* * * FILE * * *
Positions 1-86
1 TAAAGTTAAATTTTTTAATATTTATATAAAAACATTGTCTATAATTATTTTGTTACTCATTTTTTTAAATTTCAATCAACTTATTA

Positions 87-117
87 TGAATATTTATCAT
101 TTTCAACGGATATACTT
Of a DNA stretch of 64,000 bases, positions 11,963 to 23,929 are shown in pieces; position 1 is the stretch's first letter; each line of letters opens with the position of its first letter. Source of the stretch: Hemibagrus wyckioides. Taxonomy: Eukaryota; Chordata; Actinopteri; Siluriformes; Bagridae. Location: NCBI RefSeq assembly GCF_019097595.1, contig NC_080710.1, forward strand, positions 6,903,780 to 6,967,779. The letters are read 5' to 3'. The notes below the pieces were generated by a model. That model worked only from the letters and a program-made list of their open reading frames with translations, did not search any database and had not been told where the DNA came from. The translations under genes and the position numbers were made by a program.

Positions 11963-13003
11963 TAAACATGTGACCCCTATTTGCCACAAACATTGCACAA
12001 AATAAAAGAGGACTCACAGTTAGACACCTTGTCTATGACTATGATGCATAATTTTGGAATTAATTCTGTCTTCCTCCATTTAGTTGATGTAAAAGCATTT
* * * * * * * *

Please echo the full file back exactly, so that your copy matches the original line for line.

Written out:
Positions 1-86
1 TAAAGTTAAATTTTTTAATATTTATATAAAAACATTGTCTATAATTATTTTGTTACTCATTTTTTTAAATTTCAATCAACTTATTA

Positions 87-117
87 TGAATATTTATCAT
101 TTTCAACGGATATACTT
Of a DNA stretch of 64,000 bases, positions 11,963 to 23,929 are shown in pieces; position 1 is the stretch's first letter; each line of letters opens with the position of its first letter. Source of the stretch: Hemibagrus wyckioides. Taxonomy: Eukaryota; Chordata; Actinopteri; Siluriformes; Bagridae. Location: NCBI RefSeq assembly GCF_019097595.1, contig NC_080710.1, forward strand, positions 6,903,780 to 6,967,779. The letters are read 5' to 3'. The notes below the pieces were generated by a model. That model worked only from the letters and a program-made list of their open reading frames with translations, did not search any database and had not been told where the DNA came from. The translations under genes and the position numbers were made by a program.

Positions 11963-13003
11963 TAAACATGTGACCCCTATTTGCCACAAACATTGCACAA
12001 AATAAAAGAGGACTCACAGTTAGACACCTTGTCTATGACTATGATGCATAATTTTGGAATTAATTCTGTCTTCCTCCATTTAGTTGATGTAAAAGCATTT